So like anything in the vegan lifestyle it’s best to be informed and prepared. Arriving at a holiday destination without the right tools can make travelling a chore no matter who you are or what lifestyle you lead. So make the most of your vacation and think ahead, a vegan vacation well earned indeed!

Vegan Grocery Shopping And Food Labelling

Shopping for vegan food is like never before. Large grocery chains, health food stores and your local organic market all cater to a vegan lifestyle. The variety of food available is growing year by year and it’s exciting to see how easy it can be to maintain a vegan diet.

Large grocery chains tend to put aside an entire aisle dedicated to healthy, vegetarian, vegan or allergy free foods. Major health food stores generously cater towards a vegan diet while some other smaller food stores can be purely vegan.

I have listed below a number of great vegan substitutes to look out for when shopping for food. Meat, dairy products, eggs and any other animal products are easily replaced with many different vegan products. PETA has an extensive grocery shopping list that makes vegan shopping so much easier. It doesn’t take much research or know how before becoming a pro vegan food shopper becomes second nature.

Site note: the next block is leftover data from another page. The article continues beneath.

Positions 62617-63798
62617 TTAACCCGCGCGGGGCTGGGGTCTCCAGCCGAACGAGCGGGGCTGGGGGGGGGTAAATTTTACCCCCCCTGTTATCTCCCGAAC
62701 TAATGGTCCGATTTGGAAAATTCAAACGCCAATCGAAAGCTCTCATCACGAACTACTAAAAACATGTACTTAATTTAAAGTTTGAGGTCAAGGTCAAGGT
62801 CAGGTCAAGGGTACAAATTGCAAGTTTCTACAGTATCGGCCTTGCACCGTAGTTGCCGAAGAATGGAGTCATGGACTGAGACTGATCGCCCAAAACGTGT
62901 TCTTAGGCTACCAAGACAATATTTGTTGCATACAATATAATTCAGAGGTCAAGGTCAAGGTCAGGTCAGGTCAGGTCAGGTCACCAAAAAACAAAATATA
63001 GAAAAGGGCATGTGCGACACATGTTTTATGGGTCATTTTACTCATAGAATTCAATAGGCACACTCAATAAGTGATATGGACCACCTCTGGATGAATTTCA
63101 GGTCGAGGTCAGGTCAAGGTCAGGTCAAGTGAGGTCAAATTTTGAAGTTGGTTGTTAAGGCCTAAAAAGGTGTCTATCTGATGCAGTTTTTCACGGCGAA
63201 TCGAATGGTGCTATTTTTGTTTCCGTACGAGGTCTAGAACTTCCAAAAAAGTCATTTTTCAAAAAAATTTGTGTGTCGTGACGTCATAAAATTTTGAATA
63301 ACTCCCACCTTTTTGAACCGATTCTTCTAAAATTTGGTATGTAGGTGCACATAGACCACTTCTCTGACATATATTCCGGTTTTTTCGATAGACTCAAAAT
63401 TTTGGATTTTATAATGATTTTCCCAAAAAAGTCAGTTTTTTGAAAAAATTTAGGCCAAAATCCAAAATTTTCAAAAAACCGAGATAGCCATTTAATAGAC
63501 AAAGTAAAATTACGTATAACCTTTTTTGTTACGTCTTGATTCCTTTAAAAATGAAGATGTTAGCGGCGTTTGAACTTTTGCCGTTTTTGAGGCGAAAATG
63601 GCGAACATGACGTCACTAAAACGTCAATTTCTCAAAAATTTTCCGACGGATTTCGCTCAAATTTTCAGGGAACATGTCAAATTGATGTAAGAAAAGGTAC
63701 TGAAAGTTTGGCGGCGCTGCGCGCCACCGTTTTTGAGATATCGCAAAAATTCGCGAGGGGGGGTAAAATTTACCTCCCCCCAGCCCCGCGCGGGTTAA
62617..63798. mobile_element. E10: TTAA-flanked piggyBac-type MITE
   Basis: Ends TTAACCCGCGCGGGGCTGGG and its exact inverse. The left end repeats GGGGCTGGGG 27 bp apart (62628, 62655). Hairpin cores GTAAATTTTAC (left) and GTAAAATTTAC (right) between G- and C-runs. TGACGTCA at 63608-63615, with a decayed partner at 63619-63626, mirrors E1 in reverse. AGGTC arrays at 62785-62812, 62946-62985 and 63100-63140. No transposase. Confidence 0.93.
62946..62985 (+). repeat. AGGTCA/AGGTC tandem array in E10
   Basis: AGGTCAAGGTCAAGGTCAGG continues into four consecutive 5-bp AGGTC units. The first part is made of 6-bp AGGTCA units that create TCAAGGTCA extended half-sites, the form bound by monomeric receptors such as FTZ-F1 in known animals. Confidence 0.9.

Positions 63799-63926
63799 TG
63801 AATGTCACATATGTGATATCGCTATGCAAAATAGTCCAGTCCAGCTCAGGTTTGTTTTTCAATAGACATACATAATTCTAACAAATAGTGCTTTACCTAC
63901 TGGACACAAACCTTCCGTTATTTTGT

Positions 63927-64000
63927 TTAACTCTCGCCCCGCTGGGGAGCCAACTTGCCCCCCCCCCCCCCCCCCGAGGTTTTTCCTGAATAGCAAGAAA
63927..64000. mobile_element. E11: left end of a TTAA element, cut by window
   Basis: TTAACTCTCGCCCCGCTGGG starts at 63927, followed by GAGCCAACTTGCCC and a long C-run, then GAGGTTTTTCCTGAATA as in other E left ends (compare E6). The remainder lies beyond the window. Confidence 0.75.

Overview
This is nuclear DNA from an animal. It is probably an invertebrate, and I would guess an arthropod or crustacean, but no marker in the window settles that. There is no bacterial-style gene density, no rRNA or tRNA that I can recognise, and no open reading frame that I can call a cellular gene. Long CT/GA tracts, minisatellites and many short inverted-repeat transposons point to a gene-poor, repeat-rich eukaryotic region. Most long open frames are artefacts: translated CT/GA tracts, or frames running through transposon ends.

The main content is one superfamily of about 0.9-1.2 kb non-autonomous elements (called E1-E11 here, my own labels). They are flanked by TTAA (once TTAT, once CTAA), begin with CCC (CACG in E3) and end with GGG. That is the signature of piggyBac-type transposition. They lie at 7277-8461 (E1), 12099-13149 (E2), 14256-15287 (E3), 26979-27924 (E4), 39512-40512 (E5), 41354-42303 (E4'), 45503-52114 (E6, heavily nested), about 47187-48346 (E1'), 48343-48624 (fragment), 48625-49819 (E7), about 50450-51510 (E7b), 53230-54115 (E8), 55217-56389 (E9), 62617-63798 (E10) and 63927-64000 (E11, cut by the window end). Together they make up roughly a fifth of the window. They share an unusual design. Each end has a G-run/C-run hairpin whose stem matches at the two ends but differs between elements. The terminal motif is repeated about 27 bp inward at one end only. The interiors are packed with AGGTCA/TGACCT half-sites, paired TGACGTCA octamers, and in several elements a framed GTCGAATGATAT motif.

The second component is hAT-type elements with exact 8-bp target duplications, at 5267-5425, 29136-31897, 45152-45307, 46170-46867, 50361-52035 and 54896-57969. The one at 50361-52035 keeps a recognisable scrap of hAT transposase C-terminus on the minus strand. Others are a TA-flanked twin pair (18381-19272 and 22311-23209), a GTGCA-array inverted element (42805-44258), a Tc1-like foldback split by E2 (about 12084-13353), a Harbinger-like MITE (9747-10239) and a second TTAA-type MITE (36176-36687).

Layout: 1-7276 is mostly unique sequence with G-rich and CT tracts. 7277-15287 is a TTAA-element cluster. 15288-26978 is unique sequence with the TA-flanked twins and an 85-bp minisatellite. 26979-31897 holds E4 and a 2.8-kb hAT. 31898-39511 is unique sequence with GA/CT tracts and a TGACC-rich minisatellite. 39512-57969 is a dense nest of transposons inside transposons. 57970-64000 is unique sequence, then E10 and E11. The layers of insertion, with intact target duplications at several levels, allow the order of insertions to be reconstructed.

So many tasty natural foods like fruits, vegetables, grains, nuts and seeds are naturally vegan of course and are very easy to find in any grocery store.  When it comes to shopping for other vegan foods and cooking ingredients it can also prove simple however diligence in checking food labels and ingredient lists are important to ensure your vegan diet is not compromised.

When checking food labels check for a certified vegan label. The label may say vegan but it’s sad to say that not all companies comply with the correct food standards, especially in America where the standards are not regulated and consistent. Vegan.org have a great list of certified vegan companies for you to keep on your vegan foodie radar.

Research and educate as much as possible before venturing out on a vegan shopping expedition. There are many hidden ingredients that can catch an unsuspecting vegan off guard.

Thanks to the Vegan Society here are some common nasties to look out for on food labels

  • Fish Oil
  • Caesin/Whey: Both are made from milk.
  • Honey, Beeswax (E910), Propolis and Royal Jelly: All come from Bees